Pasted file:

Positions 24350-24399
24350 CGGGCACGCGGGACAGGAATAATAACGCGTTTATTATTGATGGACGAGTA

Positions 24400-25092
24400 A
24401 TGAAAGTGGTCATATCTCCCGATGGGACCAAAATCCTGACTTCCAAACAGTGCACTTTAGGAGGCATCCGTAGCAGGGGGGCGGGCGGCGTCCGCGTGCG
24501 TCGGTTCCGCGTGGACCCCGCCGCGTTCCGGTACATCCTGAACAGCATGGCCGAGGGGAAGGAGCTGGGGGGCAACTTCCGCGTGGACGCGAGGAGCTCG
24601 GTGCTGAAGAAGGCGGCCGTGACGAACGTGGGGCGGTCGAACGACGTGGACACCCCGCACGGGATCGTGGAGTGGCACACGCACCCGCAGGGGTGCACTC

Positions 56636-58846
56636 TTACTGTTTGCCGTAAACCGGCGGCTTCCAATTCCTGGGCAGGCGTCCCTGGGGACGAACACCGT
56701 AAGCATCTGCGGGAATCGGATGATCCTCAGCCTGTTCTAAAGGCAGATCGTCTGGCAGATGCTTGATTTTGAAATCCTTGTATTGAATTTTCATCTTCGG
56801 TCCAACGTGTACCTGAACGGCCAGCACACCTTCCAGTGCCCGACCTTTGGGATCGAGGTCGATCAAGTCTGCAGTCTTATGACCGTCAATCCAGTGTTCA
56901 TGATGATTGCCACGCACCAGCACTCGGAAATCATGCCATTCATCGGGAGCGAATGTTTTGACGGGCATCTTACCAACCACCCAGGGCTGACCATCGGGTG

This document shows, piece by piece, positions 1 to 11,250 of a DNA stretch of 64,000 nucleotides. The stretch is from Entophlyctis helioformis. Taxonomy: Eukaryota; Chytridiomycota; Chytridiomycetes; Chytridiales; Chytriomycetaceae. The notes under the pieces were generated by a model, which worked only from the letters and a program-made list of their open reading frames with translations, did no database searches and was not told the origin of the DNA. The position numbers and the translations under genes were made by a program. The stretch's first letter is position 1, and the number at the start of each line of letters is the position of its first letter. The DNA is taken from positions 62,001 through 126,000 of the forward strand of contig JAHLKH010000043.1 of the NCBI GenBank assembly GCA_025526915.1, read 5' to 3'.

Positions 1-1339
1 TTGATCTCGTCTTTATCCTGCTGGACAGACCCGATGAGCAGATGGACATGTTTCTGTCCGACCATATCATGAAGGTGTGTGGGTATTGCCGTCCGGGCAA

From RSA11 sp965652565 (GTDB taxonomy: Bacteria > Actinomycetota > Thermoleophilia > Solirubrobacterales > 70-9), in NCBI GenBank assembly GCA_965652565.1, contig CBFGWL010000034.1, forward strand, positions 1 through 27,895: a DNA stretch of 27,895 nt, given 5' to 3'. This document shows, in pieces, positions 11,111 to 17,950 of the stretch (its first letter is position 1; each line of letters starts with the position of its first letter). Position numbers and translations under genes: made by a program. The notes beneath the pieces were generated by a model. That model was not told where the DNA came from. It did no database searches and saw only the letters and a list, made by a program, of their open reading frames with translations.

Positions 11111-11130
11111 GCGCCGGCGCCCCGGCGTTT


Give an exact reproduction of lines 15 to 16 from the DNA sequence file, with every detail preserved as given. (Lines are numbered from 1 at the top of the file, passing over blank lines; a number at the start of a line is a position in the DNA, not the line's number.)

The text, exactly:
1 TTGATCTCGTCTTTATCCTGCTGGACAGACCCGATGAGCAGATGGACATGTTTCTGTCCGACCATATCATGAAGGTGTGTGGGTATTGCCGTCCGGGCAA

From RSA11 sp965652565 (GTDB taxonomy: Bacteria > Actinomycetota > Thermoleophilia > Solirubrobacterales > 70-9), in NCBI GenBank assembly GCA_965652565.1, contig CBFGWL010000034.1, forward strand, positions 1 through 27,895: a DNA stretch of 27,895 nt, given 5' to 3'. This document shows, in pieces, positions 11,111 to 17,950 of the stretch (its first letter is position 1; each line of letters starts with the position of its first letter). Position numbers and translations under genes: made by a program. The notes beneath the pieces were generated by a model. That model was not told where the DNA came from. It did no database searches and saw only the letters and a list, made by a program, of their open reading frames with translations.